One of the leaders of this movement was Charles Grandison Finney (August 29, 1792 – August 16, 1875) who has been called The Father of Modern Revivalism. He was an extemporaneous preacher, known for his innovations in preaching and religious meetings. For example, he  developed the "anxious seat", a place where those considering becoming Christians could come to receive prayer, and he lead public prayer for people by name. He also bucked the establishment by having women pray in public meetings of mixed gender. Finney was also an abolitionist. Perhaps it’s not surprising that a movement where both women and black persons participated, and a movement where folks were responsible for their own moral choices  would spark social action in areas like temperance and abolitionism. This was something I hadn’t realized -- I hadn’t realized that abolition was an area where liberal and evangelical theologies came together to create change. It makes me wonder how many other times liberals and evangelicals have stood shoulder to shoulder in the struggle for social change. I wonder if it could serve as an important model for us today.

This was not the only powerful religious movement  of the day that swept through Western New York in particular. It is because of this period of religious fervor that the area between Albany and Lake Erie is called the “burned over” region of New York. The term was coined during second great awakening by Charles Grandison Finney, one of those 19th century evangelicals, who had said that “the area had been so heavily evangelized as to have no "fuel" (unconverted population) left over to "burn" (convert).”

Universalism became a major antagonist of the Second Great Awakening and evangelical culture under the leadership of  the great Universalist preacher Hosea Ballou. By articulating a doctrine of universal salvation, we pointed out and challenged the Protestant drift away from traditional Calvinist orthodoxy because this idea of repentance actually challenges god’s sovereignty. So in a way, the universalists were the orthodox Calvinists during this period, because they believed that God was still all powerful, but had a loving, rather than a judgmental character.[vii] Between the first and second Great Awakenings, that “stranger” John Murray spread his radical idea through itinerant preaching, and we saw the settlement of the first Universalist churches (including the church of the Restoration in Philadelphia and later UUCAS) Now during the time of the second Great Awakening Universalism grew from the radical fringe to be the 6th largest denomination in the country, as folks were hungry for an alternative to hellfire preaching. It was during this period that many of the churches in the Pennsylvania Universalist Convention were born.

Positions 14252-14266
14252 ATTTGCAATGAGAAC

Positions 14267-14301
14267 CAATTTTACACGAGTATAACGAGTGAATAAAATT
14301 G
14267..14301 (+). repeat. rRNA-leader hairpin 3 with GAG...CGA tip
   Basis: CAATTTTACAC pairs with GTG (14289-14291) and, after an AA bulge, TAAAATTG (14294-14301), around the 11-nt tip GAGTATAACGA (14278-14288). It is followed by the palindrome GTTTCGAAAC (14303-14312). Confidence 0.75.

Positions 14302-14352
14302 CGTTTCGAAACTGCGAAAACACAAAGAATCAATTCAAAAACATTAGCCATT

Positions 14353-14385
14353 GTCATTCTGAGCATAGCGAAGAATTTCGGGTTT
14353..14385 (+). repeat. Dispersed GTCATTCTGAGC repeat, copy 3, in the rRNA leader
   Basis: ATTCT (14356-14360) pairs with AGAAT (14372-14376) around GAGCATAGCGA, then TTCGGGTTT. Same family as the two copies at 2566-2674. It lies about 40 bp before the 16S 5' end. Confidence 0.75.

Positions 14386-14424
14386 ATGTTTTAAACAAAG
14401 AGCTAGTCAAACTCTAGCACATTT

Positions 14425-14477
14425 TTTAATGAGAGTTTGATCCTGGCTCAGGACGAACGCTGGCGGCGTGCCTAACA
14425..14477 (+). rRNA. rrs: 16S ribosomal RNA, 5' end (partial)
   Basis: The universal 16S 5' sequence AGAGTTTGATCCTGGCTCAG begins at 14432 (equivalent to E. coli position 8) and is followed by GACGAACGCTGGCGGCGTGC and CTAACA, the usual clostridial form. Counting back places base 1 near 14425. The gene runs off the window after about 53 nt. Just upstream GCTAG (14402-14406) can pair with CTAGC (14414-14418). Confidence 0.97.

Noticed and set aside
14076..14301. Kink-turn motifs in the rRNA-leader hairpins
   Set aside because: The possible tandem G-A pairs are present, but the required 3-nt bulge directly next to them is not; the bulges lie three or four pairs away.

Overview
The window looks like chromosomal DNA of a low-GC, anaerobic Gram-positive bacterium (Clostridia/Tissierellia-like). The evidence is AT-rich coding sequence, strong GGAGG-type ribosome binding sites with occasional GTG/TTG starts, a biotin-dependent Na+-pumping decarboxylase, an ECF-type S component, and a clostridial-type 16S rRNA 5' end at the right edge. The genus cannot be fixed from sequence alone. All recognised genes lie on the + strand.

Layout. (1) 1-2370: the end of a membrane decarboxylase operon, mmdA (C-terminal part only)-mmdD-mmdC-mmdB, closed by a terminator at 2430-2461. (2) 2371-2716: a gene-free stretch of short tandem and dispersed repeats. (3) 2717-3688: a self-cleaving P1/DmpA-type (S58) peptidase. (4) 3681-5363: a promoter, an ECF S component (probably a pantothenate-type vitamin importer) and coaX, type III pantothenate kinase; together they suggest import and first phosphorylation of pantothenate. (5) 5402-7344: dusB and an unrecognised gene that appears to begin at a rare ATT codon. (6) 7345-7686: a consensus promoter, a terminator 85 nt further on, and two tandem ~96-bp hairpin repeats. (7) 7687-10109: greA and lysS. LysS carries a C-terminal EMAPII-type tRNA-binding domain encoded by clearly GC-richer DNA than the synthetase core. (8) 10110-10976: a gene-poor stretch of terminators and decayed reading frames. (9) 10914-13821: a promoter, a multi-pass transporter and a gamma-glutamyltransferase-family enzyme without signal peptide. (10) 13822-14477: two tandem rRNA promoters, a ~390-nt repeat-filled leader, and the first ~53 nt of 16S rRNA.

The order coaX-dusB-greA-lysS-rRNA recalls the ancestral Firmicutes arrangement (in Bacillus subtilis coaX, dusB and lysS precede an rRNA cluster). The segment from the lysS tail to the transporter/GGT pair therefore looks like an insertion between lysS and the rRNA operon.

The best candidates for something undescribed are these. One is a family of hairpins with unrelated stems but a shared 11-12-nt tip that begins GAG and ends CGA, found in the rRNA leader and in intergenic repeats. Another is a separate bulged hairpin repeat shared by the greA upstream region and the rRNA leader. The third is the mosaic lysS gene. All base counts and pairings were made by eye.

As 21st century UUs, we sometimes look at the passion and drama of the revival movements, those “great awakenings” from the vantage point of cool reason. We are proud to bring our rational minds into those most important questions- of who we are, of how we are to live, of how we are saved, and for what we are saved. It feels good to know that we can figure out with our own minds the important truths of life.  But sometimes we look at the passion and inspiration of these evangelical services, both in history and in our neighboring churches, wishing we could have that much heart, that much spirit in our Sunday worship.  A few years back I was teaching a class on “religion and the media” and we showed the clip of a revival meeting from a popular movie. When the clip was over, a number of us said things like “I wish I could feel the spirit like that in worship” but one of our older members who had been a child in Germany at the time of the second world war said “Oh, I don’t like it, it reminds me of the Nazi rallies during the war.”